Characteristics of rococo art include natural motifs, elaborate carved forms, asymmetrical designs and rocaille. A stylized version of an acanthus leaf is a popular recurring pattern. It was prominent during the mid to late 18th century. Rococo art was chiefly the domain of craftspeople and designers rather than architects, so the style appears primarily in furniture, silver and ceramics more often.
Rococo derives its name from the French word "rocaille," which refers to the rock or broken shell motifs incorporated into the intricate and heavy design work. Some minor regional differences in the style exist. For example, British rococo tends to depict nature with more realistic detail than the French style.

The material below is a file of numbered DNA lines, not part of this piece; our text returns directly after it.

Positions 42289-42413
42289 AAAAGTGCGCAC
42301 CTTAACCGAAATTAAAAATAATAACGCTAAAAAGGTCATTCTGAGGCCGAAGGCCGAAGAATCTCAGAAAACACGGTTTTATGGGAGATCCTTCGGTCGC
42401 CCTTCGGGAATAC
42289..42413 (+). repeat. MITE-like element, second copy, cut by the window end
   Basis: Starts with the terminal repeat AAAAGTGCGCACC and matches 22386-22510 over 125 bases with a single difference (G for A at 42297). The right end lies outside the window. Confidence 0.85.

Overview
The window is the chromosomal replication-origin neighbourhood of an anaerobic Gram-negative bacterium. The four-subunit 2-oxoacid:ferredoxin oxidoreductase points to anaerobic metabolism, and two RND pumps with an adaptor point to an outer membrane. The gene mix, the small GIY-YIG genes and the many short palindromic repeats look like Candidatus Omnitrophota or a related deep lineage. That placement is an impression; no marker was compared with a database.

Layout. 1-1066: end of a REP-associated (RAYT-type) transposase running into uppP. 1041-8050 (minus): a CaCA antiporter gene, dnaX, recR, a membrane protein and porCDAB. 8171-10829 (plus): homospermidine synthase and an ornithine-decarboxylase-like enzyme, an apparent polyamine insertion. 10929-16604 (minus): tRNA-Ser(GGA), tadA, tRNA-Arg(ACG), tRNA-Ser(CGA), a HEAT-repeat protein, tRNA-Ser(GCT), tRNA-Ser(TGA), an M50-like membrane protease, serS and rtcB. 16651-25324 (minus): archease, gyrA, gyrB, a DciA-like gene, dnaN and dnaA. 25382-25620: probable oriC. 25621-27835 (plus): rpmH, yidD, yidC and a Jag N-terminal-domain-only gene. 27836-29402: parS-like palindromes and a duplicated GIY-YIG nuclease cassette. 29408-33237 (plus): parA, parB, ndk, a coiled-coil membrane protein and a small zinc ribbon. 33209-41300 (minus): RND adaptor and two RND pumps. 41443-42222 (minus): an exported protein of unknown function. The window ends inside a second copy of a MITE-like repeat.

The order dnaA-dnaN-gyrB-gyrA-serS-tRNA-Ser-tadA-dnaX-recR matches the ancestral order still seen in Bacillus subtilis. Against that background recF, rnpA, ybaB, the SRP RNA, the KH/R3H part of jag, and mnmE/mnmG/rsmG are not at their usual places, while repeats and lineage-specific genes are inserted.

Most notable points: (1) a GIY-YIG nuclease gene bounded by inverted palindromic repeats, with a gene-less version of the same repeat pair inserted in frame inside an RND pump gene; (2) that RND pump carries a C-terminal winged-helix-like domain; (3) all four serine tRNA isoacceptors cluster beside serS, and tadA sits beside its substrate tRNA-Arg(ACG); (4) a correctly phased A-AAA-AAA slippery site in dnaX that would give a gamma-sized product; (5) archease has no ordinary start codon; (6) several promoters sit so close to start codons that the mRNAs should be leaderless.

Rococo began in France but quickly spread to other parts of Europe, especially gaining popularity in Germany and Austria. The art style emphasizes lightness and exuberance in its many curling scrolls. It began as a reaction against the heavy, often religious plodding of Baroque art, and the royal designer Pierre Lepautre decorated Louis XIV's bedrooms in the new style. Rather than religion, the subjects of rococo artwork and statuary became love, particularly romantic young couples in the throes of both innocent and erotic affection. Rococo statuary also developed into focusing on highly realistic portrait busts.